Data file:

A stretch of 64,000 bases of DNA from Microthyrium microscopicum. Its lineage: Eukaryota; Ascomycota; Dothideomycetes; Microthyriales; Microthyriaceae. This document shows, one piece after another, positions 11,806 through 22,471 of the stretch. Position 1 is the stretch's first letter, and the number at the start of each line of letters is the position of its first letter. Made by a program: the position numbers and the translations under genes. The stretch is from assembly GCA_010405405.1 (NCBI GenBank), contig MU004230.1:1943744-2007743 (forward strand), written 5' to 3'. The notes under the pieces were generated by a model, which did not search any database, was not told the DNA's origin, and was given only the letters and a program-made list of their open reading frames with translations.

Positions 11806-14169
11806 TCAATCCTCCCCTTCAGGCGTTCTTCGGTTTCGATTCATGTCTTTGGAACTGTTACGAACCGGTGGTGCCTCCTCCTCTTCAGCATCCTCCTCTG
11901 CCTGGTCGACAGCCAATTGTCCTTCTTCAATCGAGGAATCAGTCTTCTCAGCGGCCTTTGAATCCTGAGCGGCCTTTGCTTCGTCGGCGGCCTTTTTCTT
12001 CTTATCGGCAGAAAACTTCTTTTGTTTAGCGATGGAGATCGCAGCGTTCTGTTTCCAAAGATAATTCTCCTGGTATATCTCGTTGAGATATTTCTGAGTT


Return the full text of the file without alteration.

A stretch of 64,000 bases of DNA from Microthyrium microscopicum. Its lineage: Eukaryota; Ascomycota; Dothideomycetes; Microthyriales; Microthyriaceae. This document shows, one piece after another, positions 11,806 through 22,471 of the stretch. Position 1 is the stretch's first letter, and the number at the start of each line of letters is the position of its first letter. Made by a program: the position numbers and the translations under genes. The stretch is from assembly GCA_010405405.1 (NCBI GenBank), contig MU004230.1:1943744-2007743 (forward strand), written 5' to 3'. The notes under the pieces were generated by a model, which did not search any database, was not told the DNA's origin, and was given only the letters and a program-made list of their open reading frames with translations.

Positions 11806-14169
11806 TCAATCCTCCCCTTCAGGCGTTCTTCGGTTTCGATTCATGTCTTTGGAACTGTTACGAACCGGTGGTGCCTCCTCCTCTTCAGCATCCTCCTCTG
11901 CCTGGTCGACAGCCAATTGTCCTTCTTCAATCGAGGAATCAGTCTTCTCAGCGGCCTTTGAATCCTGAGCGGCCTTTGCTTCGTCGGCGGCCTTTTTCTT
12001 CTTATCGGCAGAAAACTTCTTTTGTTTAGCGATGGAGATCGCAGCGTTCTGTTTCCAAAGATAATTCTCCTGGTATATCTCGTTGAGATATTTCTGAGTT